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Introducing “Ethically Sound Discussion Guide: Podcast Series Discussion Questions”

The Presidential Commission for the Study of Bioethical Issues (Bioethics Commission) has released a new educational resource, “Ethically Sound Discussion Guide: Podcast Series Discussion Questions.” safariscreensnapz001The discussion guide is based on the Bioethics Commission’s podcast series Ethically Sound. This 10-episode series is based on the 10 reports the Bioethics Commission produced during its tenure. Each podcast focuses on an ethical challenge the Bioethics Commission addressed in a specific report. Each episode opens with an introductory vignette from a speaker closely associated with the topic, and features an interview with a member of the Bioethics Commission.

The discussion guide includes a set of questions for each podcast designed to stimulate classroom or seminar discussion. The questions challenge students and those in professional training to think critically about why certain topics are important to consider, and how certain ethical challenges might be addressed. The questions are suitable for high school, undergraduate, and graduate-level students, as well as professionals in post-graduate training.

The discussion guide is the most recent addition to a series of educational materials designed to facilitate discussion around the topics addressed by the Bioethics Commission. Educators can access a set of classroom discussion guides to introduce students and professionals to the Bioethics Commission’s reports. Teachers and instructors can use our Guides to Deliberation to introduce students and those in professional training to democratic deliberation, an inclusive method of decision-making used to address open policy questions. Deliberative scenarios can help students and professionals use democratic deliberation to collaboratively address and propose a solution to a contemporary ethical challenge. Educators can use our user guides to find educational materials suitable for a particular field, discipline, or level of education.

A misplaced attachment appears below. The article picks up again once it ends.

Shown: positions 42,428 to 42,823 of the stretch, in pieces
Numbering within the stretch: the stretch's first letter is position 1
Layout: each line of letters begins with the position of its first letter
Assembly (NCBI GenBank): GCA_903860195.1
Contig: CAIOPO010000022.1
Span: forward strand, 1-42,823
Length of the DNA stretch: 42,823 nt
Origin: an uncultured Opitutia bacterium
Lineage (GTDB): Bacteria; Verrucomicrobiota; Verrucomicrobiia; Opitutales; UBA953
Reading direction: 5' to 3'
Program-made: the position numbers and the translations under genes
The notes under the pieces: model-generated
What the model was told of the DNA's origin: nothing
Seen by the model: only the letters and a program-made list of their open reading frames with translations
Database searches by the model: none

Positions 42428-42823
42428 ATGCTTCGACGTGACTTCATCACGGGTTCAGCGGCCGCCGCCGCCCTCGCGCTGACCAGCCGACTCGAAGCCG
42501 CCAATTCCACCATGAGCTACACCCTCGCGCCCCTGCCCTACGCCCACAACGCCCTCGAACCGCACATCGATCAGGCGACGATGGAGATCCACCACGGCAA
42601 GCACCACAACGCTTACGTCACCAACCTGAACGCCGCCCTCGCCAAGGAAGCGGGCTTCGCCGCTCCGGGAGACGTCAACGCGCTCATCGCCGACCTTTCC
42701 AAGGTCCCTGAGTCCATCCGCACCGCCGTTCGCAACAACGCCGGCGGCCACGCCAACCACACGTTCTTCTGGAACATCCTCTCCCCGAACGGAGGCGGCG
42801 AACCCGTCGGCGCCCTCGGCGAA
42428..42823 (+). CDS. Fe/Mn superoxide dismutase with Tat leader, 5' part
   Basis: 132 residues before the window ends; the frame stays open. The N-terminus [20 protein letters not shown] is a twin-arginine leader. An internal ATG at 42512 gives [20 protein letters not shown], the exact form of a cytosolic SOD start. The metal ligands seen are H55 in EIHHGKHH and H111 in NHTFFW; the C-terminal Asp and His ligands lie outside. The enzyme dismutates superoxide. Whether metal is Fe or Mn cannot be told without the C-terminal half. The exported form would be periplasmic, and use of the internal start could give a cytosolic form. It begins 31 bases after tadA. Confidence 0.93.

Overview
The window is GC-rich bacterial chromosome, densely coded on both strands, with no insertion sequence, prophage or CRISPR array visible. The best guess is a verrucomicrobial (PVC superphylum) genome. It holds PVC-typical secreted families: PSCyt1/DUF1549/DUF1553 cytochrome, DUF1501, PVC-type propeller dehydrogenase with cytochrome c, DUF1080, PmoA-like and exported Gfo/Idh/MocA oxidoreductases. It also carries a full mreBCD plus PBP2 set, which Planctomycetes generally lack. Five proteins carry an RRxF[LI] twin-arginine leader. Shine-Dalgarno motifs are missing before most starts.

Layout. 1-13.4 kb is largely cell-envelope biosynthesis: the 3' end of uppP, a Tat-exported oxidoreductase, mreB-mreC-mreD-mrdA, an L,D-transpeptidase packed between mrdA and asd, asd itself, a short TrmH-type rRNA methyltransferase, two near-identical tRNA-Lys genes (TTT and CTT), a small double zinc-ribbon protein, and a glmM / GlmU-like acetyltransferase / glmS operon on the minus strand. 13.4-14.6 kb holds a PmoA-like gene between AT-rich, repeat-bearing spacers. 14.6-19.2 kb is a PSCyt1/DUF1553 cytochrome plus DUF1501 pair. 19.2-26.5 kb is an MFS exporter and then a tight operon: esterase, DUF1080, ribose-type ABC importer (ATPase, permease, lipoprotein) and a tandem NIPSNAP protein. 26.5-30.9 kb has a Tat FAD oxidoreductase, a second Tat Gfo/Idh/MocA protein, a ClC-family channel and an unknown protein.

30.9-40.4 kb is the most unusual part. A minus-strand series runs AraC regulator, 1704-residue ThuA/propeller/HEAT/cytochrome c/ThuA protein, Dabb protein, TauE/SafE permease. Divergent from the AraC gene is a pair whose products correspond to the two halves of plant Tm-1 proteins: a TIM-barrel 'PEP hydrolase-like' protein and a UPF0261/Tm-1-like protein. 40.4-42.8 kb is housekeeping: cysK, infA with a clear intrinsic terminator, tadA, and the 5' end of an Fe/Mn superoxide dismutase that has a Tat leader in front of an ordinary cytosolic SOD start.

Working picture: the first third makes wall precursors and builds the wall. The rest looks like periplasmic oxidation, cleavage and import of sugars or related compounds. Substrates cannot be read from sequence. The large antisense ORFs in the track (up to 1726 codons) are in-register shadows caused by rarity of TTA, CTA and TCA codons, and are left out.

All of the Bioethics Commission’s educational materials can be accessed and downloaded for free at www.bioethics.gov/education. The Bioethics Commission welcomes comments and feedback on its materials at info@bioethics.gov.

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Ethically Sound Episode 9: Bioethics for Every Generation

ep-9The ninth episode of the Bioethics Commission’s podcast series, Ethically Sound, is now available. This 10-episode series brings the diverse body of the Commission’s work to a broad audience. Today’s episode, “Bioethics for Every Generation,” focuses on the Commission’s legacy report Bioethics for Every Generation: Deliberation and Education in Health, Science, and Technology, which outlines how democratic deliberation and ethics education can be used to address challenging ethical issues in health, science, and technology.

The Bioethics Commission has addressed the importance of democratic deliberation and ethics education in previous reports. In its first report, New Directions: The Ethics of Synthetic Biology and Emerging Technologies, democratic deliberation—a method of collaborative decision making that calls for mutual respect and reason-giving—is one of the five ethical tenets used to assess emerging technologies. In multiple reports, the Bioethics Commission has recommended incorporating ethics education into all stages of training for scientists and health care providers. The report Bioethics for Every Generation describes democratic deliberation and ethics education as mutually reinforcing processes that can help foster a more civic-minded society.